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In place of fear

Enthusiastic crowds queued to buy Beveridge’s plan for a welfare state. How would a modern-day Beveridge restore the standing of his creaking creation?
William Beveridge discusses his report at the Ministry of Information

On 30th November, 75 years ago, in the middle of the Second World War, an anticipatory queue formed on London’s Kingsway, the then headquarters of Her Majesty’s Stationery Office.

Barely a fortnight earlier, Winston Churchill had ordered that the church bells be rung in recognition of Montgomery’s victory at El Alamein. It was the first domestic cause for rejoicing after three years of a war where there had been nothing to celebrate aside from the retreat from Dunkirk, the Battle of Britain, and stoic defiance of the Blitz. It was El Alamein—the first victory—that brought forth Churchill’s famous declaration that “Now is not the end. It is not even the beginning of the end. But it is perhaps the end of the beginning.”

The lengthening queue on Kingsway, however, was not focused on the end of anything; they were after a new beginning. They were there for the somewhat unlikely purpose of buying an oftenimmensely technical 300-page government-commissioned report, written by a retired civil servant, with the uninspiring title “Social Insurance and Allied Services.”

Much of the report was as hard going as the title suggests. But its 20-page introduction and 20-page summary, which were sold as a cheaper cut-down version, punchily dug the foundations on which the post-war welfare state would rest. These parts of the report were stuffed with inspirational rhetoric—”five giants on the road to reconstruction”, “a revolutionary moment in the world’s history is a time for revolutions, not for patching”: language that no government report, on any subject, has rivalled since.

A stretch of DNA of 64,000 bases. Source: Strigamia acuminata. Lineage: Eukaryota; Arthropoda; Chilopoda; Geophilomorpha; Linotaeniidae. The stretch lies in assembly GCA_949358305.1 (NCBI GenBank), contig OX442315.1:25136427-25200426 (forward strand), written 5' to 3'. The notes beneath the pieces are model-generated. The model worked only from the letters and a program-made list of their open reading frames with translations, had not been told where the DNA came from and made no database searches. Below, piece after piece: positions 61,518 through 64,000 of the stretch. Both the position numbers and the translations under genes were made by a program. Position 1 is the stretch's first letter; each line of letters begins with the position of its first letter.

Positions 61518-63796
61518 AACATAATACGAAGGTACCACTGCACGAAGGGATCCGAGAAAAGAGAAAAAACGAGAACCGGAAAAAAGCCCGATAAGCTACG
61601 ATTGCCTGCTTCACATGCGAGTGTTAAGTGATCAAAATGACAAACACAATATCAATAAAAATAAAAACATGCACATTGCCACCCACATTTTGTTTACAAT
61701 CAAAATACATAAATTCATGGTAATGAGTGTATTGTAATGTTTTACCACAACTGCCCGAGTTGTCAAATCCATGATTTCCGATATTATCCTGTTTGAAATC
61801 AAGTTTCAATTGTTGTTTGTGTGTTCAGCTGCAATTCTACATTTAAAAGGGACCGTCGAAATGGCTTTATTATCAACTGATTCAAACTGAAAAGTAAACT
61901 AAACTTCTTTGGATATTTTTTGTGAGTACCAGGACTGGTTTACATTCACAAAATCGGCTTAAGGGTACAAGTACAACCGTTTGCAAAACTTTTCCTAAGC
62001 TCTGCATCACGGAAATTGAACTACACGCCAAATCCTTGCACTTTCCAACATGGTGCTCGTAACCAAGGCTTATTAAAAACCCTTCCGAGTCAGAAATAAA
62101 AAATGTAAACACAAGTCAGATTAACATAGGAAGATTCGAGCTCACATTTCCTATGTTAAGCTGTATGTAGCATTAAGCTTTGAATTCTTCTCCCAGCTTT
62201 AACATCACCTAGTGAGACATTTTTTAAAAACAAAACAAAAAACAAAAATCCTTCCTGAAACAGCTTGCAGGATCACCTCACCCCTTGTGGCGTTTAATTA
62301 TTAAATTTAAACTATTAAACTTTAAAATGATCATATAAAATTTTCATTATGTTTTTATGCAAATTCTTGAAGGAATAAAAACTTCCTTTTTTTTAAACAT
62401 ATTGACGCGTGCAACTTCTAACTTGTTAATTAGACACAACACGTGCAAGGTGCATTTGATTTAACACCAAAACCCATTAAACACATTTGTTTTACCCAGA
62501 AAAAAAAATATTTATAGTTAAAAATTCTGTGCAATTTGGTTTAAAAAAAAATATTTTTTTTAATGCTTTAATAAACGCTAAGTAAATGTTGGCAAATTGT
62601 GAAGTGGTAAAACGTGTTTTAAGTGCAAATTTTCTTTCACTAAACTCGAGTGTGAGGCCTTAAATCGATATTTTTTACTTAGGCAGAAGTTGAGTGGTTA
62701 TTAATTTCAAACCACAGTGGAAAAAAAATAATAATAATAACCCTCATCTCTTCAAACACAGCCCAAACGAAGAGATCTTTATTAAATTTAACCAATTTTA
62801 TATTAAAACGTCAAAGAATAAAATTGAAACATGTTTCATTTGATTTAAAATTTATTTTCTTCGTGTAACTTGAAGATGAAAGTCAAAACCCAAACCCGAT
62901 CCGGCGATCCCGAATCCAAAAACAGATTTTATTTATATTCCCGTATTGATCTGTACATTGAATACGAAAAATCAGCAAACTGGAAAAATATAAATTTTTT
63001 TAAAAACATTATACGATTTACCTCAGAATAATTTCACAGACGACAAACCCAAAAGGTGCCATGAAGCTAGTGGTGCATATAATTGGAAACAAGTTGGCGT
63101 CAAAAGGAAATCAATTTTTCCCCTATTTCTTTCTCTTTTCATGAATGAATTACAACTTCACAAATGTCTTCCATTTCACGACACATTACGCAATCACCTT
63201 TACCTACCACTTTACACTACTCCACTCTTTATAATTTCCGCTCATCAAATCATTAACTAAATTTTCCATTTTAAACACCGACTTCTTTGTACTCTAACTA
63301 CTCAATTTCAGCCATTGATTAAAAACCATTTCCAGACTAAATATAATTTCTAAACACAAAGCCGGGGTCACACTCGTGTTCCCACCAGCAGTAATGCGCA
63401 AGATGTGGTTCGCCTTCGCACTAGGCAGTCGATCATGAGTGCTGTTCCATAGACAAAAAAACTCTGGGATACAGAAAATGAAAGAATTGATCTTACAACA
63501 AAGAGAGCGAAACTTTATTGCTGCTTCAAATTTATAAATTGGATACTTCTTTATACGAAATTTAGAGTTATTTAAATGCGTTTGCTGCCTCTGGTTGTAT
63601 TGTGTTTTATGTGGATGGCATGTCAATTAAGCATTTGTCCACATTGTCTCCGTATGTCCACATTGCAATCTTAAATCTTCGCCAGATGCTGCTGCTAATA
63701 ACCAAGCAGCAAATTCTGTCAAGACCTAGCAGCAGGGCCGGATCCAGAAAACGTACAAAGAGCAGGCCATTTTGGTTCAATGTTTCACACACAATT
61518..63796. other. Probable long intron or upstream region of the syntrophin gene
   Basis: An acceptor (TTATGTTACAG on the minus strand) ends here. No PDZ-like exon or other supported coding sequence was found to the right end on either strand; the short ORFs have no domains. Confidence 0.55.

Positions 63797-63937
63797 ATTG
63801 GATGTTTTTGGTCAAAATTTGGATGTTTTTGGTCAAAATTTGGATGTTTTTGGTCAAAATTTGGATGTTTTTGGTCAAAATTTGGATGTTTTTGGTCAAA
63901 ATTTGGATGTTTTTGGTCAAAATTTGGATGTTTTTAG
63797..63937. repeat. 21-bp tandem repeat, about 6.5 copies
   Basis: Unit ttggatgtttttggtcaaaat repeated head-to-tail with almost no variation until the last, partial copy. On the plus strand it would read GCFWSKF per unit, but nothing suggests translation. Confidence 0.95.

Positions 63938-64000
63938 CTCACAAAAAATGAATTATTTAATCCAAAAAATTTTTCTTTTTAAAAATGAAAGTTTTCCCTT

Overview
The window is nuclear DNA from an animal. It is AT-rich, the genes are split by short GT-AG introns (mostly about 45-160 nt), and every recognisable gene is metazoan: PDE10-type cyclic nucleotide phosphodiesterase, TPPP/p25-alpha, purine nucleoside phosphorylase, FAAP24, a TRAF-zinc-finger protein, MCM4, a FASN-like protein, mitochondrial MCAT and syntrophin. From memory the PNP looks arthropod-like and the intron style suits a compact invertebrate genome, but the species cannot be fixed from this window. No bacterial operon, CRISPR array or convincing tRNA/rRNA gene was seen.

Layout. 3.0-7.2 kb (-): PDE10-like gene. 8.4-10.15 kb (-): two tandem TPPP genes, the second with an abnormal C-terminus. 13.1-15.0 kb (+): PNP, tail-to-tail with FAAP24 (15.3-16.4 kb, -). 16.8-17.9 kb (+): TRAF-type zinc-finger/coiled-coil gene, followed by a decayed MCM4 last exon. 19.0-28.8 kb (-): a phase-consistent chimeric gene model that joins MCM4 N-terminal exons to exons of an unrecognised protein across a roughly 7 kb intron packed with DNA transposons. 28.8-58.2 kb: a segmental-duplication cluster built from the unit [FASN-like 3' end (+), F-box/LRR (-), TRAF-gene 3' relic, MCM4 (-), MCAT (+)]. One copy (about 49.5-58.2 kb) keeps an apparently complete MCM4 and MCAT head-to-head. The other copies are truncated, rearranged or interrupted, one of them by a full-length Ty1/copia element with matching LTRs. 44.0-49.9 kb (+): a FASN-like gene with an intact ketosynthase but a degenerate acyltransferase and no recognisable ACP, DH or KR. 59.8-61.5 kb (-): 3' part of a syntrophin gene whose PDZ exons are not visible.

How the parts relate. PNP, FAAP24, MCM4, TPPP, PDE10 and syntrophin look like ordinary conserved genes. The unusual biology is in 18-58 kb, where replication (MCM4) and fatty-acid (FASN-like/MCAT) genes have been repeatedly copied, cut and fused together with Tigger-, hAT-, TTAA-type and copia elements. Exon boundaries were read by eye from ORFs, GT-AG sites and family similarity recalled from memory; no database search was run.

In the context of the welfare state today, after seven years of austerity and with more to come, it is pretty hard to imagine news about anything other than cuts. The NHS is in the midst of the biggest squeeze in its history. Social care is in crisis. Spending per pupil is due to stop rising, and to fall in real terms. And entitlements to working age benefits—having been cut— are due to be cut again. Even back in the New Labour years, when the government was mobilising serious resources to make work pay and avoid the poorest families falling behind, there was almost an element of embarrassment about the endeavour. Certainly, nobody queued down Kingsway, Whitehall or anywhere else to hear about Gordon Brown’s tax credits, which were expressly designed to disguise a poverty-reduction programme as tax cuts, the calculation being that the war on want would be unpopular and so must be waged with stealth. Compared to 1942, it is another world.

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In Prospect’s November issue: Joris Luyendijk and Stuart Ward try to uncover the way Britain is perceived by Europe and the rest of the world. Luyendijk—who lived in Britain for six years before recently moving back to his native Netherlands—explains that the Brexit vote has shown Europe that Britain needs time alone to find its identity again, while Ward—a native Australian—argues that its Britain’s imperial backstory that stops it from truly understanding what the world thinks of it. Elsewhere in the issue Jeffrey Lewis argues that US foreign policy has helped North Korea develop the nuclear bomb and we explore the effect that the Palestinian museum near Ramallah is having on the creation of a national identity. Also in this issue: Sameer Rahim profiles Armando Iannucci, Joseph Stiglitz on Britain’s tricky political situation.